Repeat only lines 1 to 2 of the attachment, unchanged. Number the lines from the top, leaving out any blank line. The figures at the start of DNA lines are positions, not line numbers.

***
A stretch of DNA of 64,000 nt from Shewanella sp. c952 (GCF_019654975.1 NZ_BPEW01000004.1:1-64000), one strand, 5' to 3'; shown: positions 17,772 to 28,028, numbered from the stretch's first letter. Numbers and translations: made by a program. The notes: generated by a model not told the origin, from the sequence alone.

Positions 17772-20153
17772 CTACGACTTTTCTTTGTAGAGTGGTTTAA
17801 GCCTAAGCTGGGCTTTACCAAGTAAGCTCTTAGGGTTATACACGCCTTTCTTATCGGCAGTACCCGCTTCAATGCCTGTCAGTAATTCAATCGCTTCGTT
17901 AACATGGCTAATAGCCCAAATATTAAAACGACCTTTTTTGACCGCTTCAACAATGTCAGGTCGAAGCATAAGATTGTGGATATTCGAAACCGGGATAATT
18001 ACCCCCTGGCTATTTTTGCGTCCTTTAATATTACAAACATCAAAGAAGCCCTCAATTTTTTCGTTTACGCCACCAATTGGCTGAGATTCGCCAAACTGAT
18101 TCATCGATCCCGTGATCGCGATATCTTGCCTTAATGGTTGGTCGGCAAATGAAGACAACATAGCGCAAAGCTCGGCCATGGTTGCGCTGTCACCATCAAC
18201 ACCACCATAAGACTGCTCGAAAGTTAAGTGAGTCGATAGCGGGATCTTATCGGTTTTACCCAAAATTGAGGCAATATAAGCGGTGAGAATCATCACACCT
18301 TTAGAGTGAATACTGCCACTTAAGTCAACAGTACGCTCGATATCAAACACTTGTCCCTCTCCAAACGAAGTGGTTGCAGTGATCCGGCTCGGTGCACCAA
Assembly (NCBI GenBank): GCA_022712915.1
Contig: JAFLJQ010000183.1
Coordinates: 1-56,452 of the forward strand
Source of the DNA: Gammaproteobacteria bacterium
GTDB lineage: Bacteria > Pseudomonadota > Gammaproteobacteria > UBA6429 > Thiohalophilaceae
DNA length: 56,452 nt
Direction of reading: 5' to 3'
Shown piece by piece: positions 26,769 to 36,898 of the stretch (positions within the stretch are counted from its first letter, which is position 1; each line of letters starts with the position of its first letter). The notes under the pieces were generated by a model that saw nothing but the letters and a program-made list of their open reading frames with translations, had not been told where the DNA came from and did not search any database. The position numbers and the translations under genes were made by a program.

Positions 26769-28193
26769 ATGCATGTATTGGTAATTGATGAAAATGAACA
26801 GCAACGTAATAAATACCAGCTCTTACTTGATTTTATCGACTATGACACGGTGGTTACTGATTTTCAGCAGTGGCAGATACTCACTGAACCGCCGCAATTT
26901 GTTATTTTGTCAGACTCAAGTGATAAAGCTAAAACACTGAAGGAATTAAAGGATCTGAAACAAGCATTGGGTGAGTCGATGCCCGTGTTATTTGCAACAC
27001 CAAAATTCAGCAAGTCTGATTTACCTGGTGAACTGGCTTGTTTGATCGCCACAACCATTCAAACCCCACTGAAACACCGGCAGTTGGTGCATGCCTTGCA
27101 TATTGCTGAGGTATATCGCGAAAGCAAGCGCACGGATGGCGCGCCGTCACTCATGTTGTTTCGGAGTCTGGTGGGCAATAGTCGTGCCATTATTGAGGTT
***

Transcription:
A stretch of DNA of 64,000 nt from Shewanella sp. c952 (GCF_019654975.1 NZ_BPEW01000004.1:1-64000), one strand, 5' to 3'; shown: positions 17,772 to 28,028, numbered from the stretch's first letter. Numbers and translations: made by a program. The notes: generated by a model not told the origin, from the sequence alone.

Positions 17772-20153